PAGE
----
In Microsoft Excel, the UPPER function is generally used to convert all the letters in a string of text to block ones. In this article, youâ€™ll get to learn how you can use this UPPER function effectively in Excel with appropriate illustrations.

The above screenshot is an overview of the article, representing a few applications of the **UPPER** function in Excel. Youâ€™ll learn more about the methods along with the other functions to use the **UPPER** function with ease in the following sections of this article.

**Table of Contents**hide

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**Introduction to the UPPER Function in Excel**

**Function Objective:**

**The UPPER function is used to convert a text string to all uppercase letters.**

**Syntax:**

**=UPPER(text)**

**Argument Explanation:**

Argument | Required/Optional | Explanation |
---|---|---|

text |
Required |
A string of text where all letters have to be converted to upper cases. |

**Return Parameter:**

**All upper case letters in a string of text.**

**4 Suitable Applications of UPPER Function in Excel**

### 1. Basic Use of UPPER Function in Excel

While inputting a text value in the only argument of the **UPPER** function, you have to use **double quotes (â€œ â€œ)** around the text data. Otherwise, the function will not be executed and an error message box will appear. In the picture below, some texts with lower cases are lying in **Column B**. And in **Column C**, the outputs are obtained by using the **UPPER **function.

For example, the first one in **Cell C5** comes up with the formula:

`=UPPER("washington")`

After pressing **Enter**, youâ€™ll find all the letters or alphabets in upper cases at once.

**2. Use of UPPER Function with Cell Reference**

The use of cell reference is much easier than typing a text manually in the text argument of the **UPPER** function.

For example, **Cell B5** in the following table contains a text with lower cases. So, in the output **Cell C5,** the required formula by using the cell reference will be:

`=UPPER(B5)`

You donâ€™t have to use double quotes around the cell reference here.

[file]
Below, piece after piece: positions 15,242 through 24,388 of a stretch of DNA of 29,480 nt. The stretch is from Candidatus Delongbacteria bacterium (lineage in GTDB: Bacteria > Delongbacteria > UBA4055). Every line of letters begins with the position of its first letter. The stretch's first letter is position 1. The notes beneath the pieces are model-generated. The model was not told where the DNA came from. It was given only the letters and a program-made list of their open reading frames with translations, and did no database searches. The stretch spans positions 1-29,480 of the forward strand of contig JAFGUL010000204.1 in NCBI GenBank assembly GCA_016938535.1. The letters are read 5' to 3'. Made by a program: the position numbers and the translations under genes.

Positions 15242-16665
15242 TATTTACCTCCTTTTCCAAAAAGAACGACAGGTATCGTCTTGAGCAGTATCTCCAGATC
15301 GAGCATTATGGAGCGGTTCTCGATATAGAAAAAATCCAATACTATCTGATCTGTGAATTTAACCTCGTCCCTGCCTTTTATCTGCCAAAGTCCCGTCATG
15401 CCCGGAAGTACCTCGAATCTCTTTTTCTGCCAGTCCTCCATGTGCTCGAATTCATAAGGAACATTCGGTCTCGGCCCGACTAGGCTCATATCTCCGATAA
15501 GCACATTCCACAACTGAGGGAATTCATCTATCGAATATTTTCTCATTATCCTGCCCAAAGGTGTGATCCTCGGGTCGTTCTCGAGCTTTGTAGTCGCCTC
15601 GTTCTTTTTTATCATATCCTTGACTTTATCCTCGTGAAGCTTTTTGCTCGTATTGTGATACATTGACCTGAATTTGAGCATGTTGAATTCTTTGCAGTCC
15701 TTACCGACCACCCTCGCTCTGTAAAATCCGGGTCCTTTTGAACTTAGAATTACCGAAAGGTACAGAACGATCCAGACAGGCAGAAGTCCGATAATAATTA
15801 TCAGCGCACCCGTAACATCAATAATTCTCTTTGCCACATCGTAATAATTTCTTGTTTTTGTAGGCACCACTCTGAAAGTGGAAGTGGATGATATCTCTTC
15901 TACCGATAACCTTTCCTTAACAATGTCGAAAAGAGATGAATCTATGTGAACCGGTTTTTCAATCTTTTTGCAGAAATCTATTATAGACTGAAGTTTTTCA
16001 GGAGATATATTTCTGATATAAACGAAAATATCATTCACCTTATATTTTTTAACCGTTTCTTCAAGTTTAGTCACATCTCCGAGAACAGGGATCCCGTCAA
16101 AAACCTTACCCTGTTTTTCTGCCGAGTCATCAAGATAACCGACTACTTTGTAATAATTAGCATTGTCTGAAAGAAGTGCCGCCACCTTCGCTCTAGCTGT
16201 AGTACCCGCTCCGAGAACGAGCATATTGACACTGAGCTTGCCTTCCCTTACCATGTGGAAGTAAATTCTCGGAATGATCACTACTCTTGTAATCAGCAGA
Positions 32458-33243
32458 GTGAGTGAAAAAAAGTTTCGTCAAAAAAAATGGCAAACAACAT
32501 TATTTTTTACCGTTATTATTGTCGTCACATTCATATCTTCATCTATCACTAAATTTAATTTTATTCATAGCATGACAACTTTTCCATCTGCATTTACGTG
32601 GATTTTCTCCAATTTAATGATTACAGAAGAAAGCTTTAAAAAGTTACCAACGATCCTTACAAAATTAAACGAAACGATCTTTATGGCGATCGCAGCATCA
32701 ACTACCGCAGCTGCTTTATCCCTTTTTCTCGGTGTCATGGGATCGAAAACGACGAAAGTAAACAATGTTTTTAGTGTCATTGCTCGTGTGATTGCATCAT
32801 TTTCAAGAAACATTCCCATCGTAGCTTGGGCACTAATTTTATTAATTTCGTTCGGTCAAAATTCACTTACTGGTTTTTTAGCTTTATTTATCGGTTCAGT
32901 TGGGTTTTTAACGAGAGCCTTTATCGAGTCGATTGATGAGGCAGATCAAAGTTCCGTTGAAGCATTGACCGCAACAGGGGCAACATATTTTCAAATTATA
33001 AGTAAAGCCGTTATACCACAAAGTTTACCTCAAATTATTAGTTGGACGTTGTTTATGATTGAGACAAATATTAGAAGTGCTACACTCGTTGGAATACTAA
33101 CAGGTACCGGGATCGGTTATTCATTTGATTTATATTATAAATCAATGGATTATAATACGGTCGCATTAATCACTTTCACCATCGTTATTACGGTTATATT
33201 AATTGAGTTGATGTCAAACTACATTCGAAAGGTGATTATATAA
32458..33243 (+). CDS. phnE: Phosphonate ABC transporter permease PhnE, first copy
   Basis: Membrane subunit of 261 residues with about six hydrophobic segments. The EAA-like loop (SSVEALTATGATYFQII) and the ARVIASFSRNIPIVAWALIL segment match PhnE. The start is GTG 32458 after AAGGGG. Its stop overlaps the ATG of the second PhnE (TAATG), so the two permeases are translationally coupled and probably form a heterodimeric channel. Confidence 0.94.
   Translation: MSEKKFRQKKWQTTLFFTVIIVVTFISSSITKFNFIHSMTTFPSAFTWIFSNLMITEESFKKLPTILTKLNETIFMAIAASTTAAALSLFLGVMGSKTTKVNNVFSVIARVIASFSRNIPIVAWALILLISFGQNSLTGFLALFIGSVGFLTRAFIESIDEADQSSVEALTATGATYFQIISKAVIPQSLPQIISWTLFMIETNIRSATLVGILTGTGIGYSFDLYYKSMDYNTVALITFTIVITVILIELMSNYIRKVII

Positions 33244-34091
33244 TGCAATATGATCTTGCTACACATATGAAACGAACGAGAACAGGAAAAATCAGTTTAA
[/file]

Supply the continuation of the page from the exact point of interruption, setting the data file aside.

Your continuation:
**3. Using Upper Function for Data Validation in Excel**

Letâ€™s think of a scenario with Excel entries where data validation is required. Suppose, in the following picture, you have to type your first and last names in **Cells C4 and C5**. The names must be in upper cases or block letters. But if you input a lower case letter or a numeric value, an error message will appear. How will you make it happen?

**ðŸ“Œ**** Step 1:**

âž¤ From the **Data **ribbon, select the **Data Validation** command from the** Data Tools** drop-down.

A dialogue box will open up.

**ðŸ“Œ**** Step 2:**

âž¤ Select **Custom** from the **Allow** list for Validation criteria.

âž¤ Inside the formula box, you have to type:

`=AND(EXACT(C4,UPPER(C4)),ISTEXT(C4))`

In this formula, weâ€™re using a logical function **AND** that will define if the input in **Cell C4** contains text data with all upper case letters.

âž¤ Press **OK** and youâ€™re done.

**ðŸ“Œ**** Step 3:**

âž¤ Now return to your spreadsheet and use **Fill Handle** to assign the criteria for **Cell C5** too.

âž¤ In **Cell C4**, type a name in lower cases and press **Enter**.

An error message box will appear which will inform you that the input you have provided is not valid according to the defined criteria.

âž¤ Press **Cancel** and the message box will disappear.

**ðŸ“Œ**** Step 4:**

âž¤ Now type a name in block letters in **Cell C4**.

âž¤ Press **Enter** and the cell will store the input without displaying any error message this time.

**4. Joining Texts with Partial Upper Case**

In the following picture, we have now a list of random smartphone brands and their model names in two columns. The model names are in lower cases that weâ€™ll have to make upper cases while concatenating the data alongside those two columns B and C.

In the output **Cell D5**, the required formula should be:

`=B5&" "&UPPER(C5)`

After pressing **Enter**, youâ€™ll get the return texts with the model name in block letters or upper cases. Now you can use **Fill Handle** to autofill the rest of the cells in **Column D** to extract the other outputs.

**ðŸ’¡**** Things to Keep in Mind**

ðŸ”º If you need to make only the first letter upper case, then you have to use the** PROPER** function as the **UPPER** function converts all lower cases in a text to upper ones.

ðŸ”º UPPER function does not have any crucial impact on the numeric values. But if a number is in date or currency format then the function will return the serial number of the date and remove the currency units respectively.

ðŸ”º While inputting a text value in the argument, please do not forget to use **double quotes(â€œ â€œ)** around the text.

**Concluding Words**

I hope all of the suitable methods mentioned above to use the** UPPER **function will now provoke you to apply them in your Excel spreadsheets with more productivity. If you have any questions or feedback, please let me know in the comment section. Or you can check out our other articles related to Excel functions on this website.